But the big question is, could a modular building have been built quicker?
It was a vision that Frank Lloyd Wright proposed in the 1950s – a mile high skyscraper, built on the shores of Lake Michigan in Chicago. A towering giant, its elevators would be atomic, its peak swaying in the clouds.
As technologies and building abilities progress, change and develop, Wright’s vision could soon be realised. Taking a look at the projects in construction and those about to start, the majority of the world’s biggest and tallest buildings are not in North America as you would think, but scattered across the globe.
1. Jeddah Tower, Saudi Arabia
Standing at a colossal 3,281 feet, its completion is expected in 2020. A shard building made of steel and glass, this record-shattering skyscraper will be the centrepiece of a local suburb. Triangular in shape, the 157th floor will come complete with a helipad.
Originally planned to be more than a mile high, the local geology would make it unstable, thus it lost height in the final design.
2. Wuhan Greenland Centre
At 2,087 feet, this giant in Wuhan China is designed by Adrian Smith, the same architect responsible for the Jeddah Tower. It offers a unique curved profile and a tripod shape that tapers to form a dome to reduce wind resistance. The summit of this glass and steel structure will be a private, members-only club.
3. Merdeka PNB118
A huge project for an Australian firm, this skyscraper in Kuala Lumpur will stand at an impressive 2,067 feet. It’s hoped it will be a catalyst for the city, bringing in yet more big business and people as the Petronas Towers did before it.
4. Ping An Finance Centre
Due for completion in 2017, this skyscraper stands at 1,965 feet in Shenzhen, China. A mix of stone and glass, it was assembled at a phenomenal rate – one floor every four days. A centrepiece of the city’s central business district, it has already been scaled, the terrifying ascent captured.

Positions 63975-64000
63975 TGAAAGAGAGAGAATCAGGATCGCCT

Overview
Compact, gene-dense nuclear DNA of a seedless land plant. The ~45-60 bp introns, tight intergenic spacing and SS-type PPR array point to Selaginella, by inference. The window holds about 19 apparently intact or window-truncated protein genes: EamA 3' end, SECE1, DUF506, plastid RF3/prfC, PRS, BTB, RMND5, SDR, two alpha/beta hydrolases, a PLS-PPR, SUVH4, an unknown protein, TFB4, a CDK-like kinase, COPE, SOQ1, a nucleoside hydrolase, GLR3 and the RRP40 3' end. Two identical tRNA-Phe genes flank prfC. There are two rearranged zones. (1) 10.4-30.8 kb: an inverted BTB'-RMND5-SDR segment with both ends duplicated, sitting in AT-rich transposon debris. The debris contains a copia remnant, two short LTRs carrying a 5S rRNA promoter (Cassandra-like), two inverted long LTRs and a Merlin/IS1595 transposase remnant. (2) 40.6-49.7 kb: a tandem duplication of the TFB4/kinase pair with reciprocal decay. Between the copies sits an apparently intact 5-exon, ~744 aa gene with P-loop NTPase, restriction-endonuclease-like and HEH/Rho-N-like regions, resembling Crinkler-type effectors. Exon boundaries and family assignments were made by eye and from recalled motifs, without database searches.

5. Goldin Finance 117
Still in China, this 1,957-foot building is estimated for completion in 2018. It will be the third tallest building in China, the building has unique foundations with slender 1 metre pilings sunk 100 metres into the ground. Capped by a diamond shape observation deck, it is known as the ‘walking Stick.
6. Shenyang Baoneng Global Financial Centre
Staying in China, this 111 storey, mixed use skyscraper has a luxury showroom on the top floor. Standing at 1,864 feet it is known as the Pearl of the North.
7. Lotte World Tower
A cone of pale coloured glass, this skyscraper being built in Seoul, South Korea stands at an impressive 1,819 feet with completion expected in 2017. It had a rocky start, with construction plagued by accidents.
8. Tianjin CTF Finance Centre
Back to China, this 1,739-foot skyscraper is expected to be completed sometime in 2018. It has a gently sloping tower and a crystallised façade that emphasises its curves. But there is a clever engineering tactic being used known as vortex shedding, which dramatically decreases the wind forces impacting on the building.
9. China Zun Tower
Being built in Beijing, this 1,732-foot skyscraper is due for completion in 2018, it has a unique, concave design. Mixed use – as well as office space, there is a private club and an observation deck – it has a rand lobby and office space at the top that businesses are hankering after. It will be the tallest building in China in a high seismic zone thus, the building relies on a steel-concrete braces and a solid concrete core for stability.
10. Skyfame Centre Landmark Tower
Also known as the Tianyu Tower, this 1,732-foot skyscraper being built in Nanning, China is due to be completed in 2021. It has 108 floors but as yet, the people behind the project have not released many details concerning its features.
Pushing Construction Boundaries
By building up, engineers and architects are creating space literally from thin air. For many of these countries, the ground beneath their feet is not always the most stable, such as active seismic zones in China.
There will be challenges to constructing in thin air, as there will be creating buildings that can move with the earth as it quakes and stand firm in the face of wind.
These factors combine to slow the rate of construction although modern skyscrapers are built faster than their older counterparts. And in many ways, the modern way of building in modular form also cuts down on time.
But for businesses and organisations creating their own bespoke building, such as a state of the art healthcare facility, their building need not take years nor take millions of pounds…
MTX Contracts pushes the envelope of construction by creating high-end, bespoke healthcare facilities adopting a modular approach. Quick to build, the quality is second to none and with turnkey solutions on offer too, they understand the complexities of designing and creating specialist structures.